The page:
Healthy Ageing Research
Key areas of ageing research
- Exploring changes in how our genomes are modified (the epigenome) during ageing
- Understanding how we respond to infection differently as we age
- Understanding the molecular mechanisms of ageing associated with declining competence of the immune system
- The effect of age on neuron survival
- Nutritional effects on signalling and ageing
- Using a systems biology approach to answer questions about how genome structure changes as a result of ageing and in response to external conditions
Key observations include:
- Determining the importance of changes in the axon survival factor Nmnat2 during ageing,
- Defining the importance of the aryl hydrocarbon receptor in the long term maintenance of tissue T cells
- Defining links between signalling pathways and epigenetic change pointing to mechanisms whereby nutrition and environment can interact with the epigenome.
Recent initiatives in Babraham’s ageing researchVaccination efficacy
ISP: Lymphocyte Signalling/Nuclear Dynamics
Group Leader: Michelle Linterman
Michelle’s group studies the age-related cellular and molecular changes that occur in immune cells (T cells) and contribute to the age-dependent decline in the strength of immune responses. Their work on the reduction in vaccination efficiency with age integrates with other work in the Immunology ISP, in addition it also complements the work on age-dependent changes in B cell function in the Nuclear Dynamics ISP.
Lymphocyte development and function
ISP: Lymphocyte Signalling
Group Leader: Martin Turner
The Turner group is working to understand how lymphocyte development and function is controlled by gene transcription, post-transcriptional control and signal transduction. Through funding from a BBSRC Strategic Longer and Larger (sLoLa) grant the Turner group is investigating how a class of regulators called RNA binding proteins controls processes fundamental to lymphocyte development and ageing.
Ageing research in C. elegans
Group Leader: Olivia Casanueva
Life expectancy is variable in many organisms, including humans. Obviously differences in the genetic background of individuals as well as variable environmental influences are important contributors to this variability. Surprisingly, however, lifespan is even variable in laboratory strains of C. elegans that lack genetic variability and that are grown in controlled environmental conditions. The main interest of my lab is to uncover the non-genetic sources of inter-individual variability in lifespan, using C. elegans as a model organism. We are studying the influence of epigenetic changes in the probability of life expectancy. These changes are stable, long-term alterations in the transcriptional potential of a gene that are not caused by changes in the DNA sequence. We propose that lifespan variation is at least in part a by-product of epigenetic sources of variability in the pathways that control longevity.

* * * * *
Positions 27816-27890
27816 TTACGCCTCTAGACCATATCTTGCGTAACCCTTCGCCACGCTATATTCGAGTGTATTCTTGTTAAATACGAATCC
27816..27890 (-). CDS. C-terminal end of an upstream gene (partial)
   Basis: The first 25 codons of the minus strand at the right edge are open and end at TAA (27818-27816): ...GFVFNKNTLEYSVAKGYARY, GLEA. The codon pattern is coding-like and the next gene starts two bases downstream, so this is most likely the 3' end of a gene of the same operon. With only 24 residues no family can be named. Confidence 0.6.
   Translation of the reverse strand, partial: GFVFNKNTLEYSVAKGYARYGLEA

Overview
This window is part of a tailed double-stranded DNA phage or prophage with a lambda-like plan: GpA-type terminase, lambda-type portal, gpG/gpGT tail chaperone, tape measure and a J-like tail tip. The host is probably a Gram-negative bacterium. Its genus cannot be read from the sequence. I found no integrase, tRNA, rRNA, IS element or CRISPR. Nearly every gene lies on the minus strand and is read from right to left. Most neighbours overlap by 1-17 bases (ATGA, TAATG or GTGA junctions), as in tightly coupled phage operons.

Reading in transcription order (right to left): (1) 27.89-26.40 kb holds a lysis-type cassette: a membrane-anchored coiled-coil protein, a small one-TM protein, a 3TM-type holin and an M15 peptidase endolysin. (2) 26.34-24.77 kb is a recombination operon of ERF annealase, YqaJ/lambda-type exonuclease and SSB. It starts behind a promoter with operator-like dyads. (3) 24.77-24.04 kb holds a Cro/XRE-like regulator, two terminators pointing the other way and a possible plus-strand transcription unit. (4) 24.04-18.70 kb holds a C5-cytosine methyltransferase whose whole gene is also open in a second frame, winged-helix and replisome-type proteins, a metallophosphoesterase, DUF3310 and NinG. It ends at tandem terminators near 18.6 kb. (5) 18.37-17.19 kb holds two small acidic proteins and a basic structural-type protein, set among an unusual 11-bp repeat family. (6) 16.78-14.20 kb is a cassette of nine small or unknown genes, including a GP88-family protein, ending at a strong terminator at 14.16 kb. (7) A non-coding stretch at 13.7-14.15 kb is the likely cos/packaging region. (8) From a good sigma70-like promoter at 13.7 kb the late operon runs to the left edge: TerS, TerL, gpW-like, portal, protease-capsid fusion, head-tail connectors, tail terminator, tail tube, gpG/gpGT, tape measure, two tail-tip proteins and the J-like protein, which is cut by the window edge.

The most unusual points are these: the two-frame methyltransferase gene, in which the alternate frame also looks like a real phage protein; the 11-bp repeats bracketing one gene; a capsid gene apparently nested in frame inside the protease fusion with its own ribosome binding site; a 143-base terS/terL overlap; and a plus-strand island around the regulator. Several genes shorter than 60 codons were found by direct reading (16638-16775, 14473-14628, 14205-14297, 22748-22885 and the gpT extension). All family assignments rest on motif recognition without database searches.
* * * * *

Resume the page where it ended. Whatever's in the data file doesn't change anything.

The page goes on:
Regulation of the epigenome during ageing
Group Leader: Wolf Reik
We are interested in the possibility that components of the epigenome undergo regulated changes during ageing, and how this might be influenced by nutrition and transgenerational inheritance. In collaboration with the Nuclear Dynamics ISP we have begun to describe changes in chromatin organisation that occur in senescence and ageing, incorporating novel computational approaches.
Group Leaders: Oliver Florey and Nicholas Ktistakis
The Babraham Institute has a strong background in autophagy research as a key aspect of ageing. Autophagy is a pathway by which cells engulf and digest unnecessary cellular components, allowing them to be reused by the cell for energy in times of nutritional scarcity. This process becomes deregulated during ageing.
Group Leader: Michael Coleman
Michael’s group studies the signals controlling protein trafficking in neurons, their decline with age and their role in neurodegeneration, for example in Alzheimer’s. Axonal transport halves during normal ageing and some of Michael’s research focuses on proteins that promote axon survival. Understanding the role of these proteins is key to understanding other events that may influence age-related axon loss.
Our research has showed that the movement of mitochondria in nerves declines during normal ageing. Mitochondria are the part of the cell responsible for energy production. This decline is likely to contribute to age-related frailty, waning memory and could make an individual prone to degenerative disorders such as Alzheimer's. New work indicates that it may be possible to reverse this decline.